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Medicare Coverage for MRI Scans: Coverage and Eligibility Criteria

Does Medicare Cover MRIs? 

Medicare covers MRI scans when they’re considered medically necessary to diagnose a health condition. Medicare Part A helps pay for the MRIs ordered during a covered inpatient hospital stay. In contrast, Medicare Part B pays for outpatient scans at hospitals or other healthcare facilities. Further, Medicare Advantage offers this same coverage, though the eligibility requirements and associated coverage will vary by plan.

What Is an MRI?

An MRI (Magnetic Resonance Imaging) is a widely used medical imaging test that doctors use to diagnose health conditions or monitor how well a treatment for a medical condition is working.

MRI machines use powerful magnets and radio waves to take detailed pictures of the inside of the body, such as bones or soft tissue similar to x-rays. In some cases, MRI images are clearer than those produced by X-rays or CT (computerized tomography) scans.

People with Medicare get MRI scans to diagnose various health conditions. The MRI scan test is used to identify everything from pinched nerves and joint problems to heart disease and bone tumors and has Medicare coverage.

How Does Medicare Cover an MRI? 

Medicare covers MRIs through both Part A (Hospital Insurance) and Part B (Medical Insurance). Part A helps pay for diagnostic MRIs a doctor orders during a covered inpatient hospital stay. In contrast, Part B covers the diagnostic MRIs that beneficiaries receive on an outpatient basis.

In both cases, the MRI must be medically necessary and performed in a Medicare-approved hospital or facility. Medicare does not cover MRIs if the procedure may be harmful, such as for beneficiaries who have claustrophobia, are pregnant, or have pacemakers and metallic clips.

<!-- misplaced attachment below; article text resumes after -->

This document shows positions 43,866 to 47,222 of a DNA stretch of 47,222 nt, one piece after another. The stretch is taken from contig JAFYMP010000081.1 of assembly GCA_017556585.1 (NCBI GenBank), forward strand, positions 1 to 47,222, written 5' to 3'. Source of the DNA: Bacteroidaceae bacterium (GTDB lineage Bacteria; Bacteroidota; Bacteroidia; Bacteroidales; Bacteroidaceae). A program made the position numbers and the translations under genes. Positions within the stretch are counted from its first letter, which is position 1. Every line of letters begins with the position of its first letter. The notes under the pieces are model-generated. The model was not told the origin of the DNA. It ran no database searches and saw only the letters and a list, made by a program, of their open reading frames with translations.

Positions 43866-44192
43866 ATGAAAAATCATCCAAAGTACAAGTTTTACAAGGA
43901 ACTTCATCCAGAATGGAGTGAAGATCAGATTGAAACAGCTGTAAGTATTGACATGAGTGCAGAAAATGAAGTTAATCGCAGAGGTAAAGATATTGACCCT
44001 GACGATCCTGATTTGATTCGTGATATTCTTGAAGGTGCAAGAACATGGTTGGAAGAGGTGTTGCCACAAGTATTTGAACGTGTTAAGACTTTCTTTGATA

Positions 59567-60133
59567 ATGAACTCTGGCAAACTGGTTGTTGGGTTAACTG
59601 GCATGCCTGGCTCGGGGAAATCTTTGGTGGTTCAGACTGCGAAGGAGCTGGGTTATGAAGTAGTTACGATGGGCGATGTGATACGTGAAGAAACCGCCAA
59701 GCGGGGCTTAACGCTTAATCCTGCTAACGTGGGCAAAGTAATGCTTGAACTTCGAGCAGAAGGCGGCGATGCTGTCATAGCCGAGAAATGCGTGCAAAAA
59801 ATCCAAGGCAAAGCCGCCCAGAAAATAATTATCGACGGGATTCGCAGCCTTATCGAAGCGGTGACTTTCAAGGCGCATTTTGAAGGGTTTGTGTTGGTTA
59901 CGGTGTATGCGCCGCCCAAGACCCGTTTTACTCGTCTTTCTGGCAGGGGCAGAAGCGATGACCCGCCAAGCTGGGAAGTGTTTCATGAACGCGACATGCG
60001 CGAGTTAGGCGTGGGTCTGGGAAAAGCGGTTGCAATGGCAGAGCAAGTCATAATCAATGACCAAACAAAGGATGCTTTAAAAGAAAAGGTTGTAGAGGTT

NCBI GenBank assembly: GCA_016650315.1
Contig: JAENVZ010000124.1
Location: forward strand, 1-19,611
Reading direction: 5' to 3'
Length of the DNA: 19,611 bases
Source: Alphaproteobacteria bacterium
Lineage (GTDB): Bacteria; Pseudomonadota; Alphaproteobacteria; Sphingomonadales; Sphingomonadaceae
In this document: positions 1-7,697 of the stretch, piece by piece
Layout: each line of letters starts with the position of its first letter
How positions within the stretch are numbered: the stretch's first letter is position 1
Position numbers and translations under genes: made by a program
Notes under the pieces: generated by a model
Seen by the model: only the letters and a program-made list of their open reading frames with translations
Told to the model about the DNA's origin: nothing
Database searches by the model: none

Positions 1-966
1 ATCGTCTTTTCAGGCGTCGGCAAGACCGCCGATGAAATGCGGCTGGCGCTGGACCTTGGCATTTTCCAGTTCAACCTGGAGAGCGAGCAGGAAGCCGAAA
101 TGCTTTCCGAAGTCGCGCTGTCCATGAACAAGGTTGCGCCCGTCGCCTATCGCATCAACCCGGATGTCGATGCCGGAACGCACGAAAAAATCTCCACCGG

Americans generally become eligible for Medicare when they turn 65. Some people become eligible for Medicare coverage before 65 because they have specific disabilities or End-Stage Renal Disease.

Medicare covers beneficiaries’ MRI scans when specific criteria are met. The main eligibility rules for Medicare MRI coverage include the following:

  • A physician who accepts Medicare ordered the MRI.
  • The MRI is reasonable and necessary for the beneficiary’s health condition.
  • The physician consulted a clinical decision support mechanism to confirm an MRI is the most appropriate test.
  • The test is performed at a hospital or facility that accepts Medicare.
  • The beneficiary has met their deductible.

How Often Does Medicare Cover MRIs? 

Medicare does not set annual or lifetime limits on how many MRI scans a Medicare beneficiary can receive. It covers MRIs each time a Medicare-approved doctor orders them, so long as the scans are still reasonable and medically necessary.

Doctors may recommend repeated MRIs to keep an eye on certain health conditions. For example, Medicare guidelines note that MRIs are covered to monitor bone tumors or the death of bone tissue due to a lack of blood supply. 

How Does Medicare Advantage Cover MRIs? 

Medicare Advantage plans are a private, Medicare-approved alternative to the traditional Medicare program. Each Medicare advantage plan is required to cover the same Part A and Part B benefits as Original Medicare. Since Original Medicare covers the cost of MRIs as diagnostic non-laboratory tests, the same coverage is available through Medicare Advantage.

While each Medicare Advantage plan offers coverage for medically necessary MRIs, plans are allowed to set additional criteria for getting an MRI covered. People in Medicare Advantage typically need to choose doctors and MRI providers in their plan’s network. Some Medicare coverage plans offer coverage for out-of-network MRIs at an increased cost.

For details about a plan’s Medicare MRI coverage, check its policy documents. The Summary of Benefits provides an easy-to-understand overview of covered services and costs, and the Evidence of Coverage offers more detailed information. The plan’s Provider Directory lists the doctors and MRI providers that belong to the network.